Fibre may be initially more expensive because it’s a newer technology, but keeping the copper network on life support is plain irresponsible.
In 2017, broadband internet access shouldn’t be a luxurious toy, but a privilege all Australians enjoy. As more and more of our institutions come to rely on the NBN, the lack of equitable access will mean that those without will be severely disadvantaged.
The original FTTP model is non-discriminatory and utilitarian. It creates a society where an NBN-enabled home is the gold standard for speed and equality, with most homes being equal – including those in rural areas. Education, entertainment and future career prospects all depend on reliable internet access.
In that sense, the NBN is more than a piece of infrastructure, it's an economic enterprise – and should – be an instrument for social good. With a little more foresight, it could be both.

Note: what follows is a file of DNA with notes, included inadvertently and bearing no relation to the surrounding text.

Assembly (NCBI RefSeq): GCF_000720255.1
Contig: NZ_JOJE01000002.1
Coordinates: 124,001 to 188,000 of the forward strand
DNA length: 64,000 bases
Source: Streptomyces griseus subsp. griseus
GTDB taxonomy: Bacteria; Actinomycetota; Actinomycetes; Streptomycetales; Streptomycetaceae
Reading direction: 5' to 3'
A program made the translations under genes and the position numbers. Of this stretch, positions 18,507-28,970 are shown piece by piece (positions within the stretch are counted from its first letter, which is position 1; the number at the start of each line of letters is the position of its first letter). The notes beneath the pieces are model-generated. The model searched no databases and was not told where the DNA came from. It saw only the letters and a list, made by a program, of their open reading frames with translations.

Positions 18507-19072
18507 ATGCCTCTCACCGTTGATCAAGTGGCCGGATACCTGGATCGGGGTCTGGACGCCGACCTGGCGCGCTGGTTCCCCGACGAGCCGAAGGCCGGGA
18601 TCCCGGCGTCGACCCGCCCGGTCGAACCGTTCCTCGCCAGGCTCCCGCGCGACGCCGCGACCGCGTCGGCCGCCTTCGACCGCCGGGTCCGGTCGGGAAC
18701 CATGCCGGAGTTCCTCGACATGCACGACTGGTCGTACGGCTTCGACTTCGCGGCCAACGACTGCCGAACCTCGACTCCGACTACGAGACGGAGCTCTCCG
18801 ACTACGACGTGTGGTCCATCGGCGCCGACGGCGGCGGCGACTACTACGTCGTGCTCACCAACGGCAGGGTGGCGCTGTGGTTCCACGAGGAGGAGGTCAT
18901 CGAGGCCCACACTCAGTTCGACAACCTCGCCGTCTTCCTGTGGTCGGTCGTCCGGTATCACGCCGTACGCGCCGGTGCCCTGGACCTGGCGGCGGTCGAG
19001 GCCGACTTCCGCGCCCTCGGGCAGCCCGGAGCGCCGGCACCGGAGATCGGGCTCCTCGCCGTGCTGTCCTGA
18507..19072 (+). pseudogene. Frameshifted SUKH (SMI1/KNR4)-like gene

Where we have headed with the FTTN looks very different…
FTTP guarantees the best available speeds to all Australians, everywhere (at the time of writing, that would be up to 1000 Mbps). Not just the lucky ones. Whereas copper-based FTTN can be a roll of the dice. Unguaranteed speeds range from a ‘best case scenario’ of 65 Mbps to as low as 10 Mbps, depending on a number of factors (such as rain), with no ability to improve. Why do we accept an infrastructure project with such clear winners and losers? And a low benchmark for even the best connections.
You just have to look to the real-estate market to see how this is playing out. Increasingly, homes are advertised as “NBN enabled” to showcase the fact that they have ‘Fibre to the Premises’ (FTTP). The technology once promised to all is fast becoming a luxury item, available (for a price) to the lucky few.
The MTM model requires complex systems to pull these technologies together. Each piece of hardware increases complexity as multiple vendors and engineers struggle to glue incongruous systems together. Incompatible proprietary systems require costly, custom-designed software to communicate. The Turnbull model has resulted in skyrocketing costs with diminishing returns.